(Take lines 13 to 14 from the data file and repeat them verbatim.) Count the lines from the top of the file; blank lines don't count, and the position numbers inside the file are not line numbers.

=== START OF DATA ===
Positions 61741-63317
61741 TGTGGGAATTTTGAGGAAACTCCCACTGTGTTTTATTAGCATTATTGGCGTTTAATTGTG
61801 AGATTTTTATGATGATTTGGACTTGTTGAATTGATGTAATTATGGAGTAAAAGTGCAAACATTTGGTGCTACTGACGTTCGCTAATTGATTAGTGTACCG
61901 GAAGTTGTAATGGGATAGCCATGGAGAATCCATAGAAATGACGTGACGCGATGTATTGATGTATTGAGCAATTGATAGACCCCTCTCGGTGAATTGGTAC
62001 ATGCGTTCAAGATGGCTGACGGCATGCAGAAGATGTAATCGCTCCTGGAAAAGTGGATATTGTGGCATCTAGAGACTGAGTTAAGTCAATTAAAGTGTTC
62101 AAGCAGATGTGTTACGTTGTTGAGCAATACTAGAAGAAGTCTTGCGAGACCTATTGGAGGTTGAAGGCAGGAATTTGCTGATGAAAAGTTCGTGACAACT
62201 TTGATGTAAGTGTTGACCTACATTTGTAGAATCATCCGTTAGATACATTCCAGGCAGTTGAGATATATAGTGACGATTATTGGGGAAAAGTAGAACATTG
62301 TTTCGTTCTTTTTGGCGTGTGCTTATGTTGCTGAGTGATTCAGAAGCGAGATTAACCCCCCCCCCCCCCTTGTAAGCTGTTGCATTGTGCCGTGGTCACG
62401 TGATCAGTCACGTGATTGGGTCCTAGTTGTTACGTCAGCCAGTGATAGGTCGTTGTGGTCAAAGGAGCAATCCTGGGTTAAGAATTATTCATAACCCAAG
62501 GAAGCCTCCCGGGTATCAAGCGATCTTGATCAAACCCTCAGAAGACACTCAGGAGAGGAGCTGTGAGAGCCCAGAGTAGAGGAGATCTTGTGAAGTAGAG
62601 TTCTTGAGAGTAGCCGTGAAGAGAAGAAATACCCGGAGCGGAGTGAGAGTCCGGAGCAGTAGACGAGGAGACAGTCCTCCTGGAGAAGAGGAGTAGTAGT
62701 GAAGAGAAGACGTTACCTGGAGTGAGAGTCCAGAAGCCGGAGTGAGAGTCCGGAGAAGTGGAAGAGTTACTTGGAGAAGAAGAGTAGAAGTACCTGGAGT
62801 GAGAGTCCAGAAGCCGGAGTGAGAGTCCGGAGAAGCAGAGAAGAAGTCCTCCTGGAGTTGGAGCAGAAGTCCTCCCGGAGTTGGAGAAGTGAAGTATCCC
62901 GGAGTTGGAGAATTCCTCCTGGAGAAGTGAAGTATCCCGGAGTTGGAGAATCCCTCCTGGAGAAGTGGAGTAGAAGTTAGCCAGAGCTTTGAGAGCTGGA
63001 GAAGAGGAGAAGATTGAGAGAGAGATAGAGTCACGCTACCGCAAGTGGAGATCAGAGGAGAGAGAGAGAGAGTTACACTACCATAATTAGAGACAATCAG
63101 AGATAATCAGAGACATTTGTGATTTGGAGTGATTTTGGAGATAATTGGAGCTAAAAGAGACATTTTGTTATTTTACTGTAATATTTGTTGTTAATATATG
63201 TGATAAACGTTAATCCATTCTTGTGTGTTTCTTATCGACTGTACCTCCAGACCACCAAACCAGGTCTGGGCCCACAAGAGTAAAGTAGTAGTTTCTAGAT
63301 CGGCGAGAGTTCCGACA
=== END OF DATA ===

62801 GAGAGTCCAGAAGCCGGAGTGAGAGTCCGGAGAAGCAGAGAAGAAGTCCTCCTGGAGTTGGAGCAGAAGTCCTCCCGGAGTTGGAGAAGTGAAGTATCCC
62901 GGAGTTGGAGAATTCCTCCTGGAGAAGTGAAGTATCCCGGAGTTGGAGAATCCCTCCTGGAGAAGTGGAGTAGAAGTTAGCCAGAGCTTTGAGAGCTGGA